In accordance with the invention, an EMI shielded interconnect system is provided for electrically connecting vertically stacked printed circuit boards. The interconnect system comprises a housing having a plurality of passages extending vertically therethrough in a honeycomb like matrix arrangement. The housing is made up of a plurality of stamped corrugated sheets of shielding material which have been bonded to each other in an interfit manner to define a plurality of passages vertically therethrough.
In a preferred aspect, each passage in the housing has a respective contact insert engageably received therein. Typically, the stamped corrugated sheets are made of stainless steel and have been spot and/or seam welded to make up the housing. The stamping of the corrugated sheets is such that when assembled together to form the housing, there is projection at a predetermined location inwardly into each of the passages to define contact engaging means for retaining each contact within their respective passages. Still further, preferably the contacts are insert assemblies wherein a centrally arranged conductive contact is surrounded by a dielectric material extending substantially along the entire length thereof for electrically insulating each contact from the walls of the passages. Optionally, a plurality of conductive elastomeric sleeves can be inserted in each passage surrounding each contact insert configured such that they extend a sufficient length from top to bottom of the housing so that when the interconnect system is employed to connect two printed circuit boards together, each of the conductive elastomeric sleeves abuts against the respective printed circuit boards to provide a substantially complete EMI shielded interconnection between the boards.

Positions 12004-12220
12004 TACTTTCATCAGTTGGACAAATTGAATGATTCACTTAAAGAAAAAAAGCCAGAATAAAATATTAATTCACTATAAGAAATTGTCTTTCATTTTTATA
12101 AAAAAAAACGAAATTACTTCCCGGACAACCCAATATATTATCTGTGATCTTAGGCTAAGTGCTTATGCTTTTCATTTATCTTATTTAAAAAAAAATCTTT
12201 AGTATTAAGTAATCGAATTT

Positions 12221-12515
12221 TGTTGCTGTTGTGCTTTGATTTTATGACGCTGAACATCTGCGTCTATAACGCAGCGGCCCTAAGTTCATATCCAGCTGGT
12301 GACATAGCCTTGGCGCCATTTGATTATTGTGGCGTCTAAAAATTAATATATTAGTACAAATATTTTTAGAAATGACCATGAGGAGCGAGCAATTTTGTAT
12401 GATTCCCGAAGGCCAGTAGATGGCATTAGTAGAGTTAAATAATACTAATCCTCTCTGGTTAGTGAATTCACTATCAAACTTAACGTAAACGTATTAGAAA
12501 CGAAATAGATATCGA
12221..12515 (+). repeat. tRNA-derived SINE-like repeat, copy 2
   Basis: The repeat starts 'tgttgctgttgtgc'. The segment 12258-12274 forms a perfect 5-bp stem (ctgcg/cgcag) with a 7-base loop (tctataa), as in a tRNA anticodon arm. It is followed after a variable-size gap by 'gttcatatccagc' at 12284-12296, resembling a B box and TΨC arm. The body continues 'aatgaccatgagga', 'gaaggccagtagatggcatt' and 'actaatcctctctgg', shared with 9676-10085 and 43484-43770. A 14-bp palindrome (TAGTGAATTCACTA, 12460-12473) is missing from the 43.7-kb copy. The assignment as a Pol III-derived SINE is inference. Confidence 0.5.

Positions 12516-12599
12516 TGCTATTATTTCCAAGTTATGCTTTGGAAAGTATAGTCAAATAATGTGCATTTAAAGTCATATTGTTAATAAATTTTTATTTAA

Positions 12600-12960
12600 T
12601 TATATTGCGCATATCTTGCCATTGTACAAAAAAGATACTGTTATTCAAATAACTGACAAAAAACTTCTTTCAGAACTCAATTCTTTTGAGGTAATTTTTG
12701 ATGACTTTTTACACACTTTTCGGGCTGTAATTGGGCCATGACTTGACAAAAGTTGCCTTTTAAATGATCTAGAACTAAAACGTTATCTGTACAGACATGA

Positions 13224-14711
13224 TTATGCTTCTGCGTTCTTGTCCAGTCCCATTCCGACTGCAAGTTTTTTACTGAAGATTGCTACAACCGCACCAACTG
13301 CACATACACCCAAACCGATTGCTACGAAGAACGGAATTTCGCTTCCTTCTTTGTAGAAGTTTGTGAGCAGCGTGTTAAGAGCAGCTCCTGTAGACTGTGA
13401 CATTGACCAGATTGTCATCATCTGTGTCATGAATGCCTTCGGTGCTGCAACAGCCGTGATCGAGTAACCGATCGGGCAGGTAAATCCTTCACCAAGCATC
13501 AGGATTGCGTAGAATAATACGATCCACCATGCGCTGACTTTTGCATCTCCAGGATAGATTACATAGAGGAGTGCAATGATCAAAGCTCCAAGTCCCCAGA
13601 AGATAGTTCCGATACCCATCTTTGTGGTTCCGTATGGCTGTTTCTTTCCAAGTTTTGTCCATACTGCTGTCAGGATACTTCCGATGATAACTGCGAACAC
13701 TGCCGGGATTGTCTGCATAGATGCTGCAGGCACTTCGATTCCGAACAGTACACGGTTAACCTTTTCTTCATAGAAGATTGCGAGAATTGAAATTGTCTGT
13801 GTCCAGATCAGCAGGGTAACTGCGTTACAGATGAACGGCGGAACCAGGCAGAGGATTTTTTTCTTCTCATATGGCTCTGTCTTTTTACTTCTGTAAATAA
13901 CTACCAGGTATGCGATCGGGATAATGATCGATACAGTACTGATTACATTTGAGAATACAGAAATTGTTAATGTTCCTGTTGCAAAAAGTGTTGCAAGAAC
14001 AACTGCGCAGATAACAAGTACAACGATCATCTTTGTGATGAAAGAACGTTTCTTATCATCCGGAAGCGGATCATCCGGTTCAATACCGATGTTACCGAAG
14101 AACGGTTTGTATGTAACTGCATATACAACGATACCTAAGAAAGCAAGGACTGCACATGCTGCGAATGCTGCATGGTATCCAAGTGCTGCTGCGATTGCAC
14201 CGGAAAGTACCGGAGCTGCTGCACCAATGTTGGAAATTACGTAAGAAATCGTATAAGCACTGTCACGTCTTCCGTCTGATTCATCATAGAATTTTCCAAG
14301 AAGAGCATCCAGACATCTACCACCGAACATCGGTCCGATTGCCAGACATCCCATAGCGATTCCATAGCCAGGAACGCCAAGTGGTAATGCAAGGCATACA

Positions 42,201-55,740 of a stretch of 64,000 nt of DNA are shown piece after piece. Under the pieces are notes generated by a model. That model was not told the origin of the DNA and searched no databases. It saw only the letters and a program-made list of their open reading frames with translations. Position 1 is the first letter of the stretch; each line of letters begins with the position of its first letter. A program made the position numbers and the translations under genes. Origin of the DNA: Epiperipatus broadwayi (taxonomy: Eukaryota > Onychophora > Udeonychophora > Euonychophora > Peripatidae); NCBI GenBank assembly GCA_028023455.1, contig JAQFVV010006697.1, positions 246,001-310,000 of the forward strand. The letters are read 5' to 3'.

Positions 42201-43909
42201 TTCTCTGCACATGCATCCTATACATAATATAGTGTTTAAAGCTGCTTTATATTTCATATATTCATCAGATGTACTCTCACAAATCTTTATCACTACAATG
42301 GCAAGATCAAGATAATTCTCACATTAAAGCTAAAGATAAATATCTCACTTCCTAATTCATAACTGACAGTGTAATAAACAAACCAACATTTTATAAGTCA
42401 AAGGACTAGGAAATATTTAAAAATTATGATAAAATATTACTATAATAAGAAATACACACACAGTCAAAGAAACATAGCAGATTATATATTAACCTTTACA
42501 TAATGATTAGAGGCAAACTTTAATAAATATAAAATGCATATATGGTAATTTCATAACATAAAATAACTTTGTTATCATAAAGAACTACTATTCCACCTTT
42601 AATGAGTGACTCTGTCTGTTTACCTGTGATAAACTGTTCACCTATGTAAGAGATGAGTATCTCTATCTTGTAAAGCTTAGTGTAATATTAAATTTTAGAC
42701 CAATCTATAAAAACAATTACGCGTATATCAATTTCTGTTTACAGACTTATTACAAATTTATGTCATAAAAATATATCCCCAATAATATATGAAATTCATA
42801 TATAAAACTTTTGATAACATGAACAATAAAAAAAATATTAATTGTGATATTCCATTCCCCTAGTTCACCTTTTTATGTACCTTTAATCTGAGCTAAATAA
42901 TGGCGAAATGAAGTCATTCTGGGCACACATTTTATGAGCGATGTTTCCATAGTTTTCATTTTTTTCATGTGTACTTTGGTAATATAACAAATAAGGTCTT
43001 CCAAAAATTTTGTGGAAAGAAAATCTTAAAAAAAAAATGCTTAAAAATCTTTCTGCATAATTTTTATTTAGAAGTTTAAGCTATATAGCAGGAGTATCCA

In another aspect, the invention relates to a method of manufacturing an EMI shielded interconnect system of the type discussd above. The method comprises the steps of stamping a plurality of stainless steel sheets into a corrugated configuration. Thereafter, each corrugated sheet is positioned adjacent respective ones of the sheets in a manner such that they are reciprocally offset with respect to each other. After such positioning, the sheets are spot welded to each other to make up the housing having a plurality of vertically extending passages defined by the corragations. As a further step, the method further involves inserting contact insert assemblies described above into respective ones of the passages.
Having briefly discussed the invention, the same will become better understood from the following detailed discussion of the invention taken in conjunction with the attached drawings, wherein:
FIG. 1 is a top plan view of a connector in accordance with the invention, shown with contact insert assemblies inserted into respective passages thereof;
FIG. 2 is an enlarged view of a section of the connector in accordance with the invention, shown with the insert contact assemblies therein, taken along the same line as FIG. 1;